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February is International Prenatal Infection Prevention Month.


February marks International Prenatal Infection Prevention Month, a global initiative to raise awareness of mother-to-child transmission.


How does the infection reach the uterus?


Pathogens or microbes are usually spread by direct contact with the bodily fluids of an infected person or pathogen and can be transmitted vertically from the mother, via the placenta, to the fetus.


Prenatal infections include, but are not limited to, parvovirus, congenital cytomegalovirus, toxoplasmosis, rubella virus, listeriosis, varicella zoster, herpes virus infection.


If a pregnant woman becomes infected with the above-mentioned infections, the pathogen can cross the placenta and affect the developing fetus, causing congenital infections.


Fortunately, in many cases, prenatal infections can be prevented. This can be achieved by adopting healthy pregnancy behaviors such as proper and frequent hand washing. Proper hand hygiene is an effective measure to prevent the spread of various prenatal infections.


Midwives and gynecologists have a key role to play in informing pregnant women about preventative measures they can take to reduce risk. The relationship between prenatal infections and congenital infections is significant and ultrasound examinations play a vital role.


Prenatal infections can be precursors to congenital infections, and using ultrasound scans, fetal medicine specialists can monitor and identify fetal growth and development, detect abnormalities and the possible effects of factors such as infections. Ultrasound is an invaluable tool for early diagnosis, which facilitates timely treatment and directs effective treatment.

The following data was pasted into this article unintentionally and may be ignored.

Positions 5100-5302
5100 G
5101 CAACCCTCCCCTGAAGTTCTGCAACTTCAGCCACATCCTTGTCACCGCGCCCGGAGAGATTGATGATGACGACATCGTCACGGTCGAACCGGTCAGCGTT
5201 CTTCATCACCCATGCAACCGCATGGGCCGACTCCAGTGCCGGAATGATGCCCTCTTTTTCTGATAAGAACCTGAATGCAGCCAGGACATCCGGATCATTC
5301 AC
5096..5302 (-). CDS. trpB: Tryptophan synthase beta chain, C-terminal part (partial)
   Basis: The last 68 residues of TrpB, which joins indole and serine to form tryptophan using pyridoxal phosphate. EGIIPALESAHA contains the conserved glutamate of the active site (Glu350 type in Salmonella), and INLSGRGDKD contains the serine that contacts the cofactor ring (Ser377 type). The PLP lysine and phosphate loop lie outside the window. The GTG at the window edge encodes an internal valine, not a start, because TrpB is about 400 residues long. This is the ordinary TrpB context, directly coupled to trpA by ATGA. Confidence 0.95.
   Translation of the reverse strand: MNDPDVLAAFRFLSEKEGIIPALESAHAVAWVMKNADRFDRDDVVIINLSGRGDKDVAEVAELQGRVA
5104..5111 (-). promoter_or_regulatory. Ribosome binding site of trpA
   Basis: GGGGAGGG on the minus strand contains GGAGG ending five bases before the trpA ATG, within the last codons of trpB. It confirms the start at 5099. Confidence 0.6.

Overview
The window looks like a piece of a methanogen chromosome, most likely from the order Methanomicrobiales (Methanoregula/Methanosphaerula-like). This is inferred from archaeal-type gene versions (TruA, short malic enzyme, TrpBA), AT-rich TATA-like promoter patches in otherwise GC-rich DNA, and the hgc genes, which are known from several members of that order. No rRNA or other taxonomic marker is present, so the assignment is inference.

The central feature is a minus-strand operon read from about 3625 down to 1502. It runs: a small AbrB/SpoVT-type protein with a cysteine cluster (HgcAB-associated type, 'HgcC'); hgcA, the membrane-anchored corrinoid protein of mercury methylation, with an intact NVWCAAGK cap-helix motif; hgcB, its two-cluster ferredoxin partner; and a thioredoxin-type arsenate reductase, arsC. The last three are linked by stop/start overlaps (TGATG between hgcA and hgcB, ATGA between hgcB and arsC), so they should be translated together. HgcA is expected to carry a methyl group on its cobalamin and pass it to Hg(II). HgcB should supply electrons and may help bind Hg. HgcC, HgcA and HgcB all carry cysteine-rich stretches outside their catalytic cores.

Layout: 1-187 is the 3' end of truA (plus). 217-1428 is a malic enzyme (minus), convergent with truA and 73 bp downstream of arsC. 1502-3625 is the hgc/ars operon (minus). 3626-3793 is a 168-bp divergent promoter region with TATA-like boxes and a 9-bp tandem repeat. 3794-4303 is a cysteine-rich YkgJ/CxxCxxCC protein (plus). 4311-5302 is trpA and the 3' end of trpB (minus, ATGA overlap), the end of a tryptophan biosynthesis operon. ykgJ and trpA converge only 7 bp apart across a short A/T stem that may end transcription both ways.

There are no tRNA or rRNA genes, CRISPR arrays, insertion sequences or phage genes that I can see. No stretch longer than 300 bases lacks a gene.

Last week, I managed to help a pregnant woman who came to me for an ultrasound examination with emotional indications at the 26th week of pregnancy with the desire to see her baby and, if possible, get a beautiful 3D picture of her.


However, the ultrasound examination revealed that the child had changed blood flow indices of the cerebral arteries, which indicated that he had severe anemia. The fetal heart chambers were also compensatoryly enlarged, and the fetal heart was enlarged, having to work harder to supply the vital organs of the fetus with less oxygenated blood. Very often, fetal anemia results in fetal heart failure, edema, and intrauterine death without treatment.



Picture 1. Ultrasound examination of the fetus. Doppler examination of cerebral arteries with fetal echocardiography.


The most common cause of fetal anemia is rhesus conflict, where a rhesus-negative woman has a rhesus-positive fetus. If a woman has been sensitized to the rhesus factor during previous pregnancies and her body has developed rhesus antibodies, they destroy the erythrocytes of the rhesus-positive fetus, causing them to have poor blood count. However, the pregnant woman was rhesus positive, and therefore the rhesus conflict was not a possible reason for the poor blood of the fetus.


Another common cause of fetal anemia, besides genetic diseases, is prenatal infections, of which parvovirus B19 is the most common.

Picture 2. Parvovirus B19


By performing a parvovirus B19 analysis as a quick test, I found out that the woman suffers from an acute parvovirus infection, which in adults can occur without clinical symptoms.


I am glad that the woman was diagnosed with prenatal parvovirus infection in time, when the virus had not yet caused irreversible changes in the child, and she can still be helped. Namely, if a blood transfusion is performed intrauterinely through the mother's abdominal lining to the fetus, it is possible to save the child's life.


In the coming days, Professor Aydin Tekay will perform an intrauterine blood transfusion for the fetus at the Helsinki Metropolitan Hospital. I am keeping my fingers crossed that the blood transfusion will be successful without complications, and the unborn baby will be able to grow to the size of the pregnancy, to the joy of his parents, if he is already able to manage breathing on his own outside the womb.


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